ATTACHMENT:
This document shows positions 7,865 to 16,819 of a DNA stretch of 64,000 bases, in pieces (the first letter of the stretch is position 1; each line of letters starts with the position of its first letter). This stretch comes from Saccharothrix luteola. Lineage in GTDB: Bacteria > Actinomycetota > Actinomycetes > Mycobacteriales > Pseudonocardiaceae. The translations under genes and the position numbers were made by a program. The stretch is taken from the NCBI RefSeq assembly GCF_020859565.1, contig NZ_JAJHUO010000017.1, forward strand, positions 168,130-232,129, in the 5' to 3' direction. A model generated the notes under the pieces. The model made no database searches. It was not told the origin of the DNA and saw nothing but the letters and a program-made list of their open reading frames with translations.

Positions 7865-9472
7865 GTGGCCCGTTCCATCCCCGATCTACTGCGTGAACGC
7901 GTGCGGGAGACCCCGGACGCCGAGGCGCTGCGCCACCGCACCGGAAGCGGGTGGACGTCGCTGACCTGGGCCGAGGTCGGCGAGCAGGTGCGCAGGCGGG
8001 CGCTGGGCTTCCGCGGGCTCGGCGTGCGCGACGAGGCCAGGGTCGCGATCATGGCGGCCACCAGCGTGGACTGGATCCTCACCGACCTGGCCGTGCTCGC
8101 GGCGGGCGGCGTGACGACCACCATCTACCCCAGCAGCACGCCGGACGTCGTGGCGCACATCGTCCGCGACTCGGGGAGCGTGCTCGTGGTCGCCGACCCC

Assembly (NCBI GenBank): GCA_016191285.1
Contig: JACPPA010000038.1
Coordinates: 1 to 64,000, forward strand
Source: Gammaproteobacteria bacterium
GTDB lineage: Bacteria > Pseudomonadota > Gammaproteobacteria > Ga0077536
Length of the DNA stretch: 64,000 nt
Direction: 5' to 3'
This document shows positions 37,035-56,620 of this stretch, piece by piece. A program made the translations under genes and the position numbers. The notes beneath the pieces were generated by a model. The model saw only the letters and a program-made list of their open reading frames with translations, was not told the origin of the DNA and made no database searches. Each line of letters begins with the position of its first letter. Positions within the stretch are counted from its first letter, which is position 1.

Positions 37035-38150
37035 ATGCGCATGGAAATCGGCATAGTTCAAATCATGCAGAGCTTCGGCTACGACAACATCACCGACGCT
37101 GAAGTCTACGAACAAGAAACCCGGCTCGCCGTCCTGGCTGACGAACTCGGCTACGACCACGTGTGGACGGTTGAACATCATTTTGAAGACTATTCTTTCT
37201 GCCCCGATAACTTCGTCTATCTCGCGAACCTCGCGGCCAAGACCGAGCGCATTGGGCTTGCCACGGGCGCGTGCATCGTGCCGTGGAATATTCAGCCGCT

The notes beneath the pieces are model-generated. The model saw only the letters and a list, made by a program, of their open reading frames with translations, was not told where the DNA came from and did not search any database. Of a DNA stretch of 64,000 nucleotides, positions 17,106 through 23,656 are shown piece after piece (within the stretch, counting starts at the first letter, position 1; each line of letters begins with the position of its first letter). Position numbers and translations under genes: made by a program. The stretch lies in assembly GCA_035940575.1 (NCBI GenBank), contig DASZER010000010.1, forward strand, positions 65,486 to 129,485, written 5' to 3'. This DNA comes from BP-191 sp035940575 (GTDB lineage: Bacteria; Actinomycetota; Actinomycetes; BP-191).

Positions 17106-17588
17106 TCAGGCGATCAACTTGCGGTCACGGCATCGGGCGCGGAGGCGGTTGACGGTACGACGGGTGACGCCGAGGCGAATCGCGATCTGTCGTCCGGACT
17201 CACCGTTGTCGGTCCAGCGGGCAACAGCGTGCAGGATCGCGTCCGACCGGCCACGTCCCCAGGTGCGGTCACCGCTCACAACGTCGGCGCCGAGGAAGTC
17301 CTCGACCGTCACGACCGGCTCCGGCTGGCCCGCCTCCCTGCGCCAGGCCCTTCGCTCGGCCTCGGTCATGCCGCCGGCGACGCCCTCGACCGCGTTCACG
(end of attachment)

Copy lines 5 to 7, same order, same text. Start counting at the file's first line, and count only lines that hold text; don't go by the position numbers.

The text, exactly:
8001 CGCTGGGCTTCCGCGGGCTCGGCGTGCGCGACGAGGCCAGGGTCGCGATCATGGCGGCCACCAGCGTGGACTGGATCCTCACCGACCTGGCCGTGCTCGC
8101 GGCGGGCGGCGTGACGACCACCATCTACCCCAGCAGCACGCCGGACGTCGTGGCGCACATCGTCCGCGACTCGGGGAGCGTGCTCGTGGTCGCCGACCCC

Assembly (NCBI GenBank): GCA_016191285.1